• Results from the HIV VL LEAP 0511 clinical trial were presented during a meeting with the Ethiopian authorities and key stakeholders in Addis Ababa, Ethiopia.


  • Stakeholders meetings were held in Amudat in Uganda and Kacheliba, in West Pokot county in Kenya to disseminate the results of the LEAP 0208 and LEAP 0714 clinical trials. The results showed that miltefosine is safe in children and that treatment outcome is improved when allometric dosing is used. Community leaders including elders, political and religious leaders, and health workers attended the meetings.
  • The LEAP members participated in the WorldLeish-6 congress held in Toledo, Spain, the “City of Three Cultures, from 16-20 May, 2017. The meeting is an international congress on leishmaniasis. It is is held every four years in a leishmaniasis-endemic country.
    • LEAP presented a total of eight abstracts for both oral and poster presentations and participated in a parallel session on platforms for the research and control of leishmaniasis. The 24th LEAP meeting was hosted on 15 May, 2017, at the sidelines of the WorldLeish 6 congress. This year, the meeting was keen on discussing and reviewing current and planned activities. “KEEP MOVING FORWARD”, was the theme of this first meeting after the launch of LEAP 2.0, a restructuring of the platform to enable it adjust to the expanding clinical trial needs in the region.
    • The meeting was attended by 56 participants including LEAP members, representatives from the World Health Organization (WHO), Infectious Diseases Data Observatory (IDDO) and GlaxoSmithKline (GSK), and members of the DNDi Rio team, who are members of the redeLEISH Platform, a network that brings together leishmaniasis experts in Latin America.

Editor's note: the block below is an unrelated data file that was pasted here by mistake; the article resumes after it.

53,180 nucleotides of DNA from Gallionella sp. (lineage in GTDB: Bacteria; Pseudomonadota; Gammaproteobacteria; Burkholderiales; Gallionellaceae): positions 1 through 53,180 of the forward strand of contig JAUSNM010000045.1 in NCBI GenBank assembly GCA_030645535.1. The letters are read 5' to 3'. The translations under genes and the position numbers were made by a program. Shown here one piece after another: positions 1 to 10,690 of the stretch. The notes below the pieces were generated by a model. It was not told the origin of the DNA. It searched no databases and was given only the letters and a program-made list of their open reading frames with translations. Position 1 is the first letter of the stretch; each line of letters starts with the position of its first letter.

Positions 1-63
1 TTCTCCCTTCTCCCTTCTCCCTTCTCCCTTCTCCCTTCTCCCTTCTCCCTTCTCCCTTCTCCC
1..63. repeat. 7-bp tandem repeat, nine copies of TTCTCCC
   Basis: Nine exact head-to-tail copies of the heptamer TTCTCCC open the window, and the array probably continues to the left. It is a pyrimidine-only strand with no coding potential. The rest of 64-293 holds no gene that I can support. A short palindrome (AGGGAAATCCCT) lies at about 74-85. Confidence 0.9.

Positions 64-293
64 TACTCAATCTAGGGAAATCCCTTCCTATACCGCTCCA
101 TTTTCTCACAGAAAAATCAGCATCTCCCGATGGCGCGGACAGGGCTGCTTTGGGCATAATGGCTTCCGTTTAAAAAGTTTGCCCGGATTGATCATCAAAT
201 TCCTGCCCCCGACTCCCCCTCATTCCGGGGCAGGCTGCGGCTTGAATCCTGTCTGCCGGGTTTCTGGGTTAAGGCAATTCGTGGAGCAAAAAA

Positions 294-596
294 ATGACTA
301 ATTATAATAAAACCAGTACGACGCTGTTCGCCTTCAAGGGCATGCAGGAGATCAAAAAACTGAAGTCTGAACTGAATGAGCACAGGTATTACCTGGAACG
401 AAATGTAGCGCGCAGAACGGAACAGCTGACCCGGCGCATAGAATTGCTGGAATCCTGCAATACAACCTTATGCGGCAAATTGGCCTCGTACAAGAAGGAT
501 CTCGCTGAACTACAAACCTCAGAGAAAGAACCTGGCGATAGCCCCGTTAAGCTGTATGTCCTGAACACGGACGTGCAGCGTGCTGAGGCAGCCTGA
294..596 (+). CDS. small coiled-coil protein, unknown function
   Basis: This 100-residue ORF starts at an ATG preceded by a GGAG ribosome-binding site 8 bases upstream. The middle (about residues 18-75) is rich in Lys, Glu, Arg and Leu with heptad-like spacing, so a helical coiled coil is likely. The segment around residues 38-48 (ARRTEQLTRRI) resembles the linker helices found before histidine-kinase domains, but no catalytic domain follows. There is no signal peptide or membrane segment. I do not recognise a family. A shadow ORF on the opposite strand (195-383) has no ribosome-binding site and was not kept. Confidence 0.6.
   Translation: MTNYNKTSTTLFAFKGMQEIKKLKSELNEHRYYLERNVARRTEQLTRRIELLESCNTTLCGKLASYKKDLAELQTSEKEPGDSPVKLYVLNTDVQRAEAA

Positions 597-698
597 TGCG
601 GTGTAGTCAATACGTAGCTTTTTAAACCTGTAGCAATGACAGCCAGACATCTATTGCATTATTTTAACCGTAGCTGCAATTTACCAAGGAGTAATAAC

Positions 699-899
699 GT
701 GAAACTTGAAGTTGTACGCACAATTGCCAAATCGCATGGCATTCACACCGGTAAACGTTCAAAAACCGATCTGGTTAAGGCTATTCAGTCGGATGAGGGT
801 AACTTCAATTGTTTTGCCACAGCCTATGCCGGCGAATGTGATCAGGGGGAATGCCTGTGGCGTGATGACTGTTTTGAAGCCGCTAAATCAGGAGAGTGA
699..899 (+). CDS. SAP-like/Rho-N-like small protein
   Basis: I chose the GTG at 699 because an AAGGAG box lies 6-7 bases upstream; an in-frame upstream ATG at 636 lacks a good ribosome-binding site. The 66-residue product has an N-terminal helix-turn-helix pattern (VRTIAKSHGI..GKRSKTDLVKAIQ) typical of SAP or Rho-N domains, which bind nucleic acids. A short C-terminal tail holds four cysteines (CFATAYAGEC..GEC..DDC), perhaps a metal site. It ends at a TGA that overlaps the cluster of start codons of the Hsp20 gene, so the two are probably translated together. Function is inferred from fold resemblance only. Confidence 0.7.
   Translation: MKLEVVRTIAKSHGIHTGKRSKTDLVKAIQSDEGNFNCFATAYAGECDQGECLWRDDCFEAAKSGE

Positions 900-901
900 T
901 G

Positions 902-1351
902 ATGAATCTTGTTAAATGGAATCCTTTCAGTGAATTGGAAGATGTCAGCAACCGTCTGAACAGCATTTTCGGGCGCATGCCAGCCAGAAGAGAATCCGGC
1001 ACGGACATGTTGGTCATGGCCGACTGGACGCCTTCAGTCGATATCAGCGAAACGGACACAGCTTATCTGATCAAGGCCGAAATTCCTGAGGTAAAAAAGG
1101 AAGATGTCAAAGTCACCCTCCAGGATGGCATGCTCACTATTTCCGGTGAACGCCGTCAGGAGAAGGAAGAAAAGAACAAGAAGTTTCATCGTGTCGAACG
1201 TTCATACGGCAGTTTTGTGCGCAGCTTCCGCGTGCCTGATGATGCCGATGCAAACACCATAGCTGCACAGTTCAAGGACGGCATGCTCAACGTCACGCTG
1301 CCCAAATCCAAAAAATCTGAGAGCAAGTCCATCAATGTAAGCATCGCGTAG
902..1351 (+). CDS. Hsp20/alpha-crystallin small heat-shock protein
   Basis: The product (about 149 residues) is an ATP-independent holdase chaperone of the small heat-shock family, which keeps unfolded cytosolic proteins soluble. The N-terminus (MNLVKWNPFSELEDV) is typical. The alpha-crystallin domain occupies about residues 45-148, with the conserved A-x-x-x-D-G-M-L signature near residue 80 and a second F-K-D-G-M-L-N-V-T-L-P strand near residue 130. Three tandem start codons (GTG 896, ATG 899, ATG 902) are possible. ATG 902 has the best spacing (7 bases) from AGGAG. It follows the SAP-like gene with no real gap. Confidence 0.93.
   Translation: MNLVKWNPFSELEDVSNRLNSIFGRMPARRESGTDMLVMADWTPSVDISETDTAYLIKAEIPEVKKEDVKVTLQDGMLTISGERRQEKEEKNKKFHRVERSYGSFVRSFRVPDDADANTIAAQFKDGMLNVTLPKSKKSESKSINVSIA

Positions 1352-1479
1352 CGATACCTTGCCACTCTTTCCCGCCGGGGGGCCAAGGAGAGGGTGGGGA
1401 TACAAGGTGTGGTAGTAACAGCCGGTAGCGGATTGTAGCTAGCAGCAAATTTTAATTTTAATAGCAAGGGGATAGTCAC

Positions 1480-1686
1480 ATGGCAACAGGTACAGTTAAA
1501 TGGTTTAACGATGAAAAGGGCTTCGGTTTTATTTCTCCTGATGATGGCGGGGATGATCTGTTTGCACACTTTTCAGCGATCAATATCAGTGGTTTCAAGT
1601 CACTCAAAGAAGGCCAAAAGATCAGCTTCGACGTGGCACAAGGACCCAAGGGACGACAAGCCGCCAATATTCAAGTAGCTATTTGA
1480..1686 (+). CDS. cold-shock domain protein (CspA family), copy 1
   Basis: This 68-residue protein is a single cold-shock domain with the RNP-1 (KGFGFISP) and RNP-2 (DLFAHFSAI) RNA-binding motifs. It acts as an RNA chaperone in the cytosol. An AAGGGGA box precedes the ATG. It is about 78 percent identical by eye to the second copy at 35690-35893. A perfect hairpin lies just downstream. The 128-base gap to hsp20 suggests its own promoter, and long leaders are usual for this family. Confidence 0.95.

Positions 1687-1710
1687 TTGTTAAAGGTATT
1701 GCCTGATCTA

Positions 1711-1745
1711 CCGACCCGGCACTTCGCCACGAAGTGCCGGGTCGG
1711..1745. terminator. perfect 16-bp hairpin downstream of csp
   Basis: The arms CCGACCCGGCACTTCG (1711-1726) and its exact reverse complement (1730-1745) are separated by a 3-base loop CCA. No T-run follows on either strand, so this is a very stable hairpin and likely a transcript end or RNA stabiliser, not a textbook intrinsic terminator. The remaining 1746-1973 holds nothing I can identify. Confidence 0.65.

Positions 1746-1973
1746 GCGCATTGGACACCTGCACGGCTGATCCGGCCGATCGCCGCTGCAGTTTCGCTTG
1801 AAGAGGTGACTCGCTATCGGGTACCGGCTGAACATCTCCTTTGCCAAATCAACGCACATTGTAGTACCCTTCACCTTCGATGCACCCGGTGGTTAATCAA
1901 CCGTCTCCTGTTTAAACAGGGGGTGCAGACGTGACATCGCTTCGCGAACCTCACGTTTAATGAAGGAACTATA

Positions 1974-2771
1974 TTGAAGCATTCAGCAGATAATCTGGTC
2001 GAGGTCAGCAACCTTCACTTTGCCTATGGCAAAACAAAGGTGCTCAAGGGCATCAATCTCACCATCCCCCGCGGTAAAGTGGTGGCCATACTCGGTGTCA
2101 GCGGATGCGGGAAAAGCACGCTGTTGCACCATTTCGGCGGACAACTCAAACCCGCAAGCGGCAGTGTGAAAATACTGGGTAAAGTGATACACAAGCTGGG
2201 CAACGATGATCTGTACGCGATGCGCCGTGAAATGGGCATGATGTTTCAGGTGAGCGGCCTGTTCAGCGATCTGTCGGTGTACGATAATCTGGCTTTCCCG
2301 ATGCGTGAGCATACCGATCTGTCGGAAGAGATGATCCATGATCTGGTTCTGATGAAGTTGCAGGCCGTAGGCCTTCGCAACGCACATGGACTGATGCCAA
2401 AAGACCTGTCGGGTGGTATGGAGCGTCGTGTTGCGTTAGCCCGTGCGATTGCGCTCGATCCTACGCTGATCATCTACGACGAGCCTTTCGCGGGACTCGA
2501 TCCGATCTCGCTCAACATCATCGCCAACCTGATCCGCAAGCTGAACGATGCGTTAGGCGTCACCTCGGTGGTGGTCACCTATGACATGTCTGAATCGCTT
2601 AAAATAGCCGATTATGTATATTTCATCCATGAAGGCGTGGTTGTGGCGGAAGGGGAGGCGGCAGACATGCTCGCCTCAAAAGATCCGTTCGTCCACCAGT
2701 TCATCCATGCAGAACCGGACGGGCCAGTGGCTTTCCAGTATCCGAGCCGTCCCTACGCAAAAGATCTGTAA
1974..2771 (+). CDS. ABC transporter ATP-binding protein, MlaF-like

• Dr Jose Postigo, the WHO Head of the Leishmaniasis Control Programme gave the key note address on ‘Leishmaniasis in Africa: Is elimination possible? The WHO approach‘, concluding that there was still a lot more to be done in controlling leishmaniasis before embarking on elimination in eastern Africa.

New platform & training

  • The Infectious Disease Data Observatory (IDDO) visceral leishmaniasis (VL) data sharing platform was officially launched during the 24th LEAP meeting. IDDO, a pioneering VL data repository, is an initiative of a team from Oxford University in partnership with DNDi.
  • 120 people were trained, including investigators, lab technicians, nurses, and pharmacists on Good Clinical Practice and Others received training on how to better communicate on their projects. Financial support for seven long-term trainings (Master’s degrees or diplomas) was also provided.

2016 Highlights

  • The LEAP Platform handled 6 clinical trial sites in Ethiopia, Kenya, Uganda, and Sudan, as well as maintaining clinical trial sites even though they were not involved in R&D activities. Outside of the trials, 1,156 people were treated, and 3,069 screened.
  • Launch of LEAP 2.0: the platform was restructured to adjust to expanding clinical trial needs in the region; with expansion of disease areas – from VL only to CL and PKDL – extension of member countries (Eritrea, South Sudan, Somalia), and for a focus on new areas of activities (access, Phase I studies, data sharing)

2015 Highlights

  • The 22nd LEAP meeting took place in Khartoum, Sudan in October 2015, with 68 participants, alongside the 22nd LEAP Principal Investigators (PIs) Meeting and the first Project Advisory Committee (PAC) of the AfriCoLeish Project ‘new combination treatments for VL in Africa’ and fexinidazole studies were completed.

Contact the LEAP Platform